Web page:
Choice of Law: Delaware Supreme Court Renews its Commitment to Grantor Intent in the Peierls Opinions

October 15, 2013

On October 4, 2013, the Delaware Supreme Court (the “Court”) issued three landmark opinions which have a significant impact on Delaware trust law, particularly in the area of trust migration. In the three related en banc opinions1, known as the Peierls opinions, the Court clarified the question of when Delaware law will be deemed to govern the administration of a trust which is migrated to Delaware as well as when a Delaware Court would have the authority to accept jurisdiction with respect to a transfer trust. The most significant finding of the opinions is that the Court specifically provided that, absent clear evidence of a settlor’s contrary intent at the trust’s inception, a settlor’s choice of governing law will not be read to be absolute or unchangeable. More specifically, the Court stated that Delaware law will be presumed to govern the administration of a trust which (1) is actually being administered by a trustee in the state of Delaware and (2) allows for the appointment of a successor trustee without a geographic limitation.

As a practical matter, going forward, these holdings provide that in order to have the Court of Chancery act on a modification, a decanting, or other matter under Delaware law – usually the primary goal of a trust’s relocation to Delaware – it is critical that the Delaware Trustee be administering the trust prior to the filing of the petition. Further the common practice of having the Court of Chancery bless all stages of a proposed modification or transaction, including conditional resignations and acceptances of trustees and successor trustees, will cease to be the norm. Moreover, the Court’s rulings in the Peierls cases have made clear that portability, re-situsing and/or modification of trusts to incorporate the directed trust concept, or otherwise take advantage of the myriad of favorable provisions of Delaware law, are fully available and obtainable under typical choice of law and successor trustee provisions.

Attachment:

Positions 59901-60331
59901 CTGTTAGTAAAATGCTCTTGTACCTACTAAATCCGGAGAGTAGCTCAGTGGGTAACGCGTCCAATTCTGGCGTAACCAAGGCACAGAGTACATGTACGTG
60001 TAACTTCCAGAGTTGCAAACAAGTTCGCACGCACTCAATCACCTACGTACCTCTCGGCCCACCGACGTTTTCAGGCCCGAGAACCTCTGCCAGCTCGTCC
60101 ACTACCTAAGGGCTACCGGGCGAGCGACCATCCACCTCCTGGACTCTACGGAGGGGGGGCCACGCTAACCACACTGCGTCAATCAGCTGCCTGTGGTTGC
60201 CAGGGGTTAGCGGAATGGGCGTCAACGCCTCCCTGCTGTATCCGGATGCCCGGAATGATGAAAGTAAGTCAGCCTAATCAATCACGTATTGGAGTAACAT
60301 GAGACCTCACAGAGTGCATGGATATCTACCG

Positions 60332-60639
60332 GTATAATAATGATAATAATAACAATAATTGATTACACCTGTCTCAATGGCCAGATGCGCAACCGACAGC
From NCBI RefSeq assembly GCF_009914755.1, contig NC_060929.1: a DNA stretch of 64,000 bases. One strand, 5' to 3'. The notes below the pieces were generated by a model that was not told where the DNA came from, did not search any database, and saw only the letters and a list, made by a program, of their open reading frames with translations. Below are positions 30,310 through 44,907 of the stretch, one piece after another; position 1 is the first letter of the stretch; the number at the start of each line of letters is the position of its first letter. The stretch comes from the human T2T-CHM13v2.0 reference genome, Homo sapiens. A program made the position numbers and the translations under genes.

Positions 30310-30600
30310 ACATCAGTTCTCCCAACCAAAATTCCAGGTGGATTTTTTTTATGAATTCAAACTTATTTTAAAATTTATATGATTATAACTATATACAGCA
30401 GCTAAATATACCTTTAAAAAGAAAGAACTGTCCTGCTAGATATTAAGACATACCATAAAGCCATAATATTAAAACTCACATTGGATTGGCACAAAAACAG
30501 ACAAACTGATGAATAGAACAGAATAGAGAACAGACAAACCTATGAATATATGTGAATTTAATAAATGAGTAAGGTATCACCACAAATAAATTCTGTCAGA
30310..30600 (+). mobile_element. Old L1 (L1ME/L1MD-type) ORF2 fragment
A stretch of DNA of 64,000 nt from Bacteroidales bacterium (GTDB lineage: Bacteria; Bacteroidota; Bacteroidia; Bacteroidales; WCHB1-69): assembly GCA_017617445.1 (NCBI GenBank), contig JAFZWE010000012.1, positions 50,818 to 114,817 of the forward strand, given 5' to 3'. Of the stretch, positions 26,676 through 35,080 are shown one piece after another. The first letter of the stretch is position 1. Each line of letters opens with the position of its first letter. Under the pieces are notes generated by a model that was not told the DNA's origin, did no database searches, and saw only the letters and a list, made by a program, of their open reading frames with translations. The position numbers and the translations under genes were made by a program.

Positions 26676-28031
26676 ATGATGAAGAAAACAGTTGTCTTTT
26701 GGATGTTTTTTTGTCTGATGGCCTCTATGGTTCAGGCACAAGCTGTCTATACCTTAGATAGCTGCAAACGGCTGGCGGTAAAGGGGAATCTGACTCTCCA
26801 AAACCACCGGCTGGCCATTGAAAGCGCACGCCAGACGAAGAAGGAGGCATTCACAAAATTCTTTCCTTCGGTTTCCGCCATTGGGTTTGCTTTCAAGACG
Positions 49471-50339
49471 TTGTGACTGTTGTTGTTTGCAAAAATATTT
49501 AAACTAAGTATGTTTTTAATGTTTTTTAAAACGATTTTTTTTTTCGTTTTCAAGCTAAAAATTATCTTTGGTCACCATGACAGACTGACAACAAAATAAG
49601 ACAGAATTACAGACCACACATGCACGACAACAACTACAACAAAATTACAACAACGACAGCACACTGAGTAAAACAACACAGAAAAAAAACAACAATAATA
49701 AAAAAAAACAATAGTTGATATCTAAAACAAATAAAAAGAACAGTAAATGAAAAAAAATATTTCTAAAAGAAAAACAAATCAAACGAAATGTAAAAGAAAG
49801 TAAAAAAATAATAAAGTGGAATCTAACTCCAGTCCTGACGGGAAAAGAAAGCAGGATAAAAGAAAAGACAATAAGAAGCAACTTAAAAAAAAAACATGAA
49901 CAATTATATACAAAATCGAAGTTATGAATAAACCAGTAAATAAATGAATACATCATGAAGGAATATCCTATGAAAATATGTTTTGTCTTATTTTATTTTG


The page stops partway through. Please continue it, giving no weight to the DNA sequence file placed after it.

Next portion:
To read the Delaware Supreme Court Opinions, please click the following link

Commonwealth Trust Company is pleased to provide this article as a guide. Commonwealth Trust Company is not engaged in the practice of law and is not providing legal advice by the provision of these materials. Commonwealth Trust Company recommends that clients seek the opinion of their attorney regarding the specific legal and tax issues addressed in this article.